Children are carefully introduced to our classroom materials through “presentations.” A presentation is a time when the teacher slowly and precisely uses the material in its intended way while a child or a small group of children observe.

During a presentation, actions are broken into clear steps. This allows the child to have an increased understanding and chance of success when they then use the materials. The child then engages in repeated concentrated work with the material, under observation by the teacher, who may then show variations or extensions to help the child learn terminology associated with the material.

Practical Life

Practical life exercises instill care for oneself, others, and the environment. These activities include many of the tasks children encounter in their daily lives, such as washing dishes, arranging flowers, folding clothes, rolling mats, and maintaining order (i.e., by promptly putting things where they belong after interacting with them).

Moreover, elements of human sociability are introduced with exercises of grace and courtesy. Through these sorts of activities, children develop muscle coordination, fine motor skills, wrist control, and eye-hand coordination.

Children learn to work at a task from beginning to end, and develop their will (defined by Dr. Maria Montessori as the "intelligent direction of movement"), self-discipline, and capacity for total concentration.


Sensorial materials are tools for development. Children build cognitive capability and they learn to order and classify impressions. They do this by touching, seeing, smelling, tasting, listening to, and exploring the physical properties of their environment through the mediation of specially designed materials.


The Montessori approach to mathematics helps children learn and understand mathematical concepts through working with physical, hands-on materials. This approach provides the child with solid support for traditional mathematical principles such as number recognition, the decimal system, addition, subtraction, multiplication, division, etc while providing a structured scope for abstract reasoning.


Language is vital to a child's overall growth. The Montessori environment provides ample opportunity for rich and precise language development. Children are given the opportunity to enrich their language abilities and use them intelligently with precision and beauty.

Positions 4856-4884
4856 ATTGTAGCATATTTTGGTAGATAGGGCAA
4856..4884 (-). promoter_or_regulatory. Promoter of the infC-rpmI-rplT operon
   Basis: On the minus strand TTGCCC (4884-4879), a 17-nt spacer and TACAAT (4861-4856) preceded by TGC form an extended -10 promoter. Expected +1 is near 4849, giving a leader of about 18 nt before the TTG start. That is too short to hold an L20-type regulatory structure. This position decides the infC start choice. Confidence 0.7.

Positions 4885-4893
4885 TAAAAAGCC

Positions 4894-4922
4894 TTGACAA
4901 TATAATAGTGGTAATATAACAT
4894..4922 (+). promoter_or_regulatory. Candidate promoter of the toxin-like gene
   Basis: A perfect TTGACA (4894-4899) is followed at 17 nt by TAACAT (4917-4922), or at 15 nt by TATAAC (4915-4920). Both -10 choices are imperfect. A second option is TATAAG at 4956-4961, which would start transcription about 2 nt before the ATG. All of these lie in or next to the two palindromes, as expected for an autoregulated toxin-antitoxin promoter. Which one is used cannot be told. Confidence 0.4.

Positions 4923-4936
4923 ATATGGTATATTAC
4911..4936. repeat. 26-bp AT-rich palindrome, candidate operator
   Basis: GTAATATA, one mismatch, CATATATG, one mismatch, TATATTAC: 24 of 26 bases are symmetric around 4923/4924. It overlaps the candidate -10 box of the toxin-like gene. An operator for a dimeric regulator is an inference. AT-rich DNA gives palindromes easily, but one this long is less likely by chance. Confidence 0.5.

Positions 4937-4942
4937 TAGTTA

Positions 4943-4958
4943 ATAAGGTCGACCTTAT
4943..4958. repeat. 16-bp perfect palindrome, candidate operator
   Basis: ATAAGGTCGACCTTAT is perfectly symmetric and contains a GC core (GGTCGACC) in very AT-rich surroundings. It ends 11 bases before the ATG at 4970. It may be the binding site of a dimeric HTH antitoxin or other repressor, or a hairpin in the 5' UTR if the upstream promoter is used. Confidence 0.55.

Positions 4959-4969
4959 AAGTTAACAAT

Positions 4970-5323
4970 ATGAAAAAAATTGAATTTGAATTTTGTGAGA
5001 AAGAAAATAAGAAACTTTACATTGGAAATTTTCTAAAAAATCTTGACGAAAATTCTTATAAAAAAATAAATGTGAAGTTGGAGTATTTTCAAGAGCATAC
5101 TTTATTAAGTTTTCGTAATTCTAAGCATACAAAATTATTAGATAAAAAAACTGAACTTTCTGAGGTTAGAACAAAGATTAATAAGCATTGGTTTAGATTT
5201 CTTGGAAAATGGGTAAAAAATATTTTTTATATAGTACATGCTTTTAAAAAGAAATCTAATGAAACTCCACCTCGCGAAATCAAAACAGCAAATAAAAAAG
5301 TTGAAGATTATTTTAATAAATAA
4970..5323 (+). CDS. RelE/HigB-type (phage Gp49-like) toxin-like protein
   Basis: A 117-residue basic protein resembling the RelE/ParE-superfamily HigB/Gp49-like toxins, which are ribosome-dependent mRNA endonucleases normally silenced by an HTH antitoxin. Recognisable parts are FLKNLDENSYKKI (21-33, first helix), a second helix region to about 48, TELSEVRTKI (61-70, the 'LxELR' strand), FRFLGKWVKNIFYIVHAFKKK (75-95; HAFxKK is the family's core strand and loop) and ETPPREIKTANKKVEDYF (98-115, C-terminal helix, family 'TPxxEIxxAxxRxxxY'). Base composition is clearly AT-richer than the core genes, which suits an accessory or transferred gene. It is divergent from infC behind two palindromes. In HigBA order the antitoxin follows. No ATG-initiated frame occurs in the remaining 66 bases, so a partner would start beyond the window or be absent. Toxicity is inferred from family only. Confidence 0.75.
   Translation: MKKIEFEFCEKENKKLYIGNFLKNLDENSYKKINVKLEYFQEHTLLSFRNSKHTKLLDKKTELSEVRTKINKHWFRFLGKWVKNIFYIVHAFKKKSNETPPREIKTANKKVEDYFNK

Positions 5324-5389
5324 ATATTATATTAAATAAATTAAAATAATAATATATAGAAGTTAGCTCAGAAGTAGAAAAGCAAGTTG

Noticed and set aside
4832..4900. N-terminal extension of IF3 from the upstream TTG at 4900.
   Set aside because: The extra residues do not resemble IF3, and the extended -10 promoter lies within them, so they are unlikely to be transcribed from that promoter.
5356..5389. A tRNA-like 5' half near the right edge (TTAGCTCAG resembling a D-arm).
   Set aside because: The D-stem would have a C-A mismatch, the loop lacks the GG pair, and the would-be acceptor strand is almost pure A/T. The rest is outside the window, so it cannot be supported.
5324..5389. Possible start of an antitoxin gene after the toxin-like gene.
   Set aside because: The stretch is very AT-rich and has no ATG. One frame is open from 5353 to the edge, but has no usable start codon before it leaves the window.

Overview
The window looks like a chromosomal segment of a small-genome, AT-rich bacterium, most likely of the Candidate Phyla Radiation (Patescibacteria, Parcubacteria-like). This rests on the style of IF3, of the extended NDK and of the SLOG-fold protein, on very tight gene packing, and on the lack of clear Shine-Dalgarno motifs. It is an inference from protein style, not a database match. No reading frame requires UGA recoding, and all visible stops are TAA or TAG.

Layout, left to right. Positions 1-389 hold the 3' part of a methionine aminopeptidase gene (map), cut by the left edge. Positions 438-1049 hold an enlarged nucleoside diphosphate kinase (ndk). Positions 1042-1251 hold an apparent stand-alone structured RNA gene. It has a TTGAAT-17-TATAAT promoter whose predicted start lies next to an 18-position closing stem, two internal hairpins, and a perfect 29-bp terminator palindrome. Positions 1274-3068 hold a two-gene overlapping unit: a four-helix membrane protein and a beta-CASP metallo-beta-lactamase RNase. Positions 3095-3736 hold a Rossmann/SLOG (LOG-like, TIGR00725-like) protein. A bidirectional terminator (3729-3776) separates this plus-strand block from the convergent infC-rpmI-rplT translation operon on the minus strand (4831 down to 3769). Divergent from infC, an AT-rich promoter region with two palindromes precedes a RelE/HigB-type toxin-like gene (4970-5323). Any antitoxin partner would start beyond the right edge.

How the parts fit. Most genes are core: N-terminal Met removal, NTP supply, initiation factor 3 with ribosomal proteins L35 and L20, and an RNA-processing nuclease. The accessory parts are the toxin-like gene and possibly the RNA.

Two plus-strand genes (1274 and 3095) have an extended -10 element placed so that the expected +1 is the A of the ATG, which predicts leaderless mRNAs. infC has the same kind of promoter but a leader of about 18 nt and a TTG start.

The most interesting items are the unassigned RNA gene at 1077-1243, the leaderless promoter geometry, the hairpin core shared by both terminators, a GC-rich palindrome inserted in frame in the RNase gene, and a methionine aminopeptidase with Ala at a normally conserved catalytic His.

The child is exposed to accurate and appropriate ways of communicating with adults and their classmates. In essence, language is used to socialize children. The child will progress in writing and reading to a proficient level appropriate to their age.

Cultural Extension

Geography, science, visual art, and music are presented as extensions of sensorial and language activities. Children learn about cultures of both the past and the present, and this allows their respect and love for their environment to flourish, creating a sense of pride with the global community. Experience with nature in conjunction with the materials in the environment inspires a passion and desire for all life.


Movement educational activities are introduced to the child in their early years, with emphasis on developing fine and gross motor muscle coordination. Many of the activities in the classroom encourage the use of precise movement with awareness of self in relation to one’s surroundings. The children are free to move about the classroom and engage in activity while not distracting others.

In addition, our programs include movement during circle time, gymnastics, dancing and outdoor activities.

Physical Activity

Physical activities explore large muscle movement. This includes activities such as walking to the nearby park or around the school as well as enjoying free time to explore and utilize the climbing structures and play equipment outdoors.